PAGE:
Scaling impact through incremental change

Lowering the cost of living in one of the world’s most expensive cities

How do you lower the cost of living in the third most expensive city in the world?

You might be surprised to learn: it all starts with toddlers.

We recently spoke with Sarah Auslander and Itai Eiges about their work with the City of Tel Aviv. As part of an internal innovation team—supported by Bloomberg Philanthropies—they came onboard in 2015 to solve some of the city’s most complex challenges: one of which was cost of living. Their work has since touched people across the city. But the path they took to get there isn’t what you’d expect.

From city playgrounds to public policy—this is a story of how incremental change can lead to a bigger lasting impact.

breaking down a big challenge

Cost of living is a big and complex challenge to go after. With so many factors at play, the team knew they couldn’t be effective tackling it all at once. So they posed the question: how might we reframe this challenge around something more tangible?

They started with a survey, asking 33,000 residents of Tel Aviv about their highest perceived expenses. Education and after school activities ranked high (just after housing, transportation, and food), and were areas where the team felt they could have an impact—so they decided to dig in deeper.

First, they broke down education into different age ranges to understand the problems and costs associated with each age group.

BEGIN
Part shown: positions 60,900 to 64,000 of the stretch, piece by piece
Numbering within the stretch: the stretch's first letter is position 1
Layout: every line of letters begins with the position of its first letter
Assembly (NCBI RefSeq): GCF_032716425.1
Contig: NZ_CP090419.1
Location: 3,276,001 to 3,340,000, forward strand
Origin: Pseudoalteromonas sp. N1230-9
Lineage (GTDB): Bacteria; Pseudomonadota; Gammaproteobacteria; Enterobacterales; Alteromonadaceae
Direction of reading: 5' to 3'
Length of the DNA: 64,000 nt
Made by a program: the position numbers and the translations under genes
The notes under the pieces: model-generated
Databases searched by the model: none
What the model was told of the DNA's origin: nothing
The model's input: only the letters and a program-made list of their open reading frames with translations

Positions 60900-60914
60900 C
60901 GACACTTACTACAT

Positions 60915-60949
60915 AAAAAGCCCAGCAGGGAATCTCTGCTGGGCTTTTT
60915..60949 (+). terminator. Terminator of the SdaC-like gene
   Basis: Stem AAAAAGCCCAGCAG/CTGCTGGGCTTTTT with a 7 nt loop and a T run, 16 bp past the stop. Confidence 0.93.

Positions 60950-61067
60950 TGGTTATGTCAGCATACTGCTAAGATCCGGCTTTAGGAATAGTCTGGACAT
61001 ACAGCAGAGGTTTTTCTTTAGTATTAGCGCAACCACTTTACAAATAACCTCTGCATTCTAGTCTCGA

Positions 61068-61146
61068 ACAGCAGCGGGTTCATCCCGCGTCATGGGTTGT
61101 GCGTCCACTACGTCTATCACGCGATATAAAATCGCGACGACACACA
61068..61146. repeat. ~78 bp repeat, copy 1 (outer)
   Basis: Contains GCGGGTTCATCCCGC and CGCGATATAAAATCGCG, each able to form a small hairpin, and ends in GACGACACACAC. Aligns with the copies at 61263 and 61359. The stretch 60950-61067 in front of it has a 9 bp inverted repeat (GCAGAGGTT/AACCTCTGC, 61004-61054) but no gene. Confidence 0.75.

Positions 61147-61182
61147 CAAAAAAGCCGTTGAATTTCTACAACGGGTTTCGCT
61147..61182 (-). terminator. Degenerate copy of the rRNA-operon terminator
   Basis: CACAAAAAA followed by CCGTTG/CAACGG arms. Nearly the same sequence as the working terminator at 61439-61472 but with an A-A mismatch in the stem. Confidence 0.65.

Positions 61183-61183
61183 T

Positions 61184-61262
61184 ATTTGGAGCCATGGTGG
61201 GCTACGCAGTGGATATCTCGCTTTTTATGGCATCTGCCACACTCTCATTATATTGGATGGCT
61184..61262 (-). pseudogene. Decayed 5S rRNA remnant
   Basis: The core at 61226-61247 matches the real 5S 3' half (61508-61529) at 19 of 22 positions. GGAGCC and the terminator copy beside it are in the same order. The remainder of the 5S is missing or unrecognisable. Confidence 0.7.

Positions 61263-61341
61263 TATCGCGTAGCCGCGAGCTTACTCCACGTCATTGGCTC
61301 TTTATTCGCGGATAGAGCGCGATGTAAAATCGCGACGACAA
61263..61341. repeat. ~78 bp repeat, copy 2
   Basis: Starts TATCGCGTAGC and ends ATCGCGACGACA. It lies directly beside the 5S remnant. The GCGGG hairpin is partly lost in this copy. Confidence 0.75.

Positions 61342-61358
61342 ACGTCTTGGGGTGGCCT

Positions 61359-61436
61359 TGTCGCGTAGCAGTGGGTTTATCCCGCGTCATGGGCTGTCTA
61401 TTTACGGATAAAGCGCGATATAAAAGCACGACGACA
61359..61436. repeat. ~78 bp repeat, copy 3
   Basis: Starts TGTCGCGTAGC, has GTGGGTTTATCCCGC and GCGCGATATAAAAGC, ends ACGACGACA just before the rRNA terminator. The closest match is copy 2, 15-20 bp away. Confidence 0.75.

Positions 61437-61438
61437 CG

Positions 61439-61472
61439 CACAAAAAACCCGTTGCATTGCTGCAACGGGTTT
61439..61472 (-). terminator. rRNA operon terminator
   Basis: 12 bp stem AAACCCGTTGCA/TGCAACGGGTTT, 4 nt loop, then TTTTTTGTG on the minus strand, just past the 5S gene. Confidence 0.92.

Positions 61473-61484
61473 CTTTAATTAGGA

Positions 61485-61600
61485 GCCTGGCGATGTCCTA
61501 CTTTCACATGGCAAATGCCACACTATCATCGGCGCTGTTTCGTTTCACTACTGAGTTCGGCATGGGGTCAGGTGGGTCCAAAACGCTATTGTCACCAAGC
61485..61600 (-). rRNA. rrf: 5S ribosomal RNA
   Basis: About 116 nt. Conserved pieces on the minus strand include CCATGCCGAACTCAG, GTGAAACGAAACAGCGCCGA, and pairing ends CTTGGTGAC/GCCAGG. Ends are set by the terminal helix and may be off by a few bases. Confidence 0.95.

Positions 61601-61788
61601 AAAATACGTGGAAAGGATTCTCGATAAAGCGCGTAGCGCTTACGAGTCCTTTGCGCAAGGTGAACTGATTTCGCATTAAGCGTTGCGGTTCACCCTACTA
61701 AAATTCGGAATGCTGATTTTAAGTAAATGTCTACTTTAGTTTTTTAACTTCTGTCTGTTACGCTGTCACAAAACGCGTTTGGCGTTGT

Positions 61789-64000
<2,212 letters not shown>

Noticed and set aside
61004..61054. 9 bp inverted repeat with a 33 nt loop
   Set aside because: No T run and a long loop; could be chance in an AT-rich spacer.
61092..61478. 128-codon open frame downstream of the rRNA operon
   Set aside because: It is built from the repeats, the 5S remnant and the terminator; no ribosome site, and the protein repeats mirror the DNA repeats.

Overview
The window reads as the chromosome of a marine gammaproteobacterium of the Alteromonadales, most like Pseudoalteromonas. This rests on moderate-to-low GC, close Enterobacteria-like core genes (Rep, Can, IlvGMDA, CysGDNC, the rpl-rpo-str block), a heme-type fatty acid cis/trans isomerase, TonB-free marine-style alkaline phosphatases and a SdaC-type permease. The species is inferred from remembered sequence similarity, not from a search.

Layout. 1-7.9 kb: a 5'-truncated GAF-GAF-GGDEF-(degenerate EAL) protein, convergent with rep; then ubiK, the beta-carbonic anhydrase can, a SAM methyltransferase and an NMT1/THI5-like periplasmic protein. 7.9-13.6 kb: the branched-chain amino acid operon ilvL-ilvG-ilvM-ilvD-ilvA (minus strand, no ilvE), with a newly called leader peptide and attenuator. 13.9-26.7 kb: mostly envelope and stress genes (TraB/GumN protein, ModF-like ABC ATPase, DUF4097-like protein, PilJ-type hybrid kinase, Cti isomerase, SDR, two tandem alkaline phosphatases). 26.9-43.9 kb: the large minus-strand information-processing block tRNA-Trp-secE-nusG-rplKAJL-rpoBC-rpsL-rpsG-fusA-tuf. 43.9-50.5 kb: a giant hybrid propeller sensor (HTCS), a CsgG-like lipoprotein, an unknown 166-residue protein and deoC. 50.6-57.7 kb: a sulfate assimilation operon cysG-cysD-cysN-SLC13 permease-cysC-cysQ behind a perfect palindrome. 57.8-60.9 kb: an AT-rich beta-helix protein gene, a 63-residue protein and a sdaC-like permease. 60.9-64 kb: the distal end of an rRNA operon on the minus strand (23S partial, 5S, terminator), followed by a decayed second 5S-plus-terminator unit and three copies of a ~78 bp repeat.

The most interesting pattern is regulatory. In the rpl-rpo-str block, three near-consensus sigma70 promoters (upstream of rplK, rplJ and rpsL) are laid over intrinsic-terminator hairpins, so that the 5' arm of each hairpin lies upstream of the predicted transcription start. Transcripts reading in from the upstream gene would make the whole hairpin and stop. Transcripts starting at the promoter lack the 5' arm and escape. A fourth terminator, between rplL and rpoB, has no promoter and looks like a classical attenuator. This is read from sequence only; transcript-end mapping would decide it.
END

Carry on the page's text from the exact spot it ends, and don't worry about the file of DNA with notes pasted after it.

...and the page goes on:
“We could very easily see that the most expensive age was early childhood—birth to 3. In Israel, the cost of a year of daycare for that group can be the same as 3 years of university,” explains Sarah. “That’s why we started with it.”

The team’s first idea was to expand the coverage of subsidized public education for children under 3 from 20% to 50% of the city’s children. But due to factors outside their control, like building and tax codes, it wasn’t a feasible solution. So they decided to reframe their work once again, this time honing on an area within their sphere of influence.

“We decided to focus on where the majority of children were at that time, which was independently run child care centers. And to explore what we could do to make that experience better and more affordable."

Itai Eiges

two sides of the coin

An estimated 60% of Tel Aviv’s young children are educated in the private sector, through independently run child care centers. To better understand that experience, the team met with parents and educators. Their goal was to gain a more holistic view of the costs and challenges faced by both sides.

From parents, they heard that the process of finding a reliable school and programming was stressful. Private sector educators weren’t required to have a license. Parents said that despite spending a significant portion of their income, they still worried about whether they were leaving their children in the right hands.

In their conversations with educators, the team began to understand why costs were so high in the first place. Most of the money parents were being charged went to high operating costs for private sector educational centers—including rent, special permits, and renovation costs to meet specific building regulations.

Over and over, the team heard a few key themes come to light: high operating costs for educators, parents’ lack of resources to help them find quality education, and the cost of tuition for families.

To tackle these, their next step was to garner support with an initial prototype.

a palpable problem

The team needed a way to demonstrate just how much impact early childhood education had on Tel Aviv’s families.

First on their agenda was to build internal knowledge around the problem and garner buy in from city management. They wanted to help city officials see the number of families impacted by early childhood costs, and better understand their appetite for public services.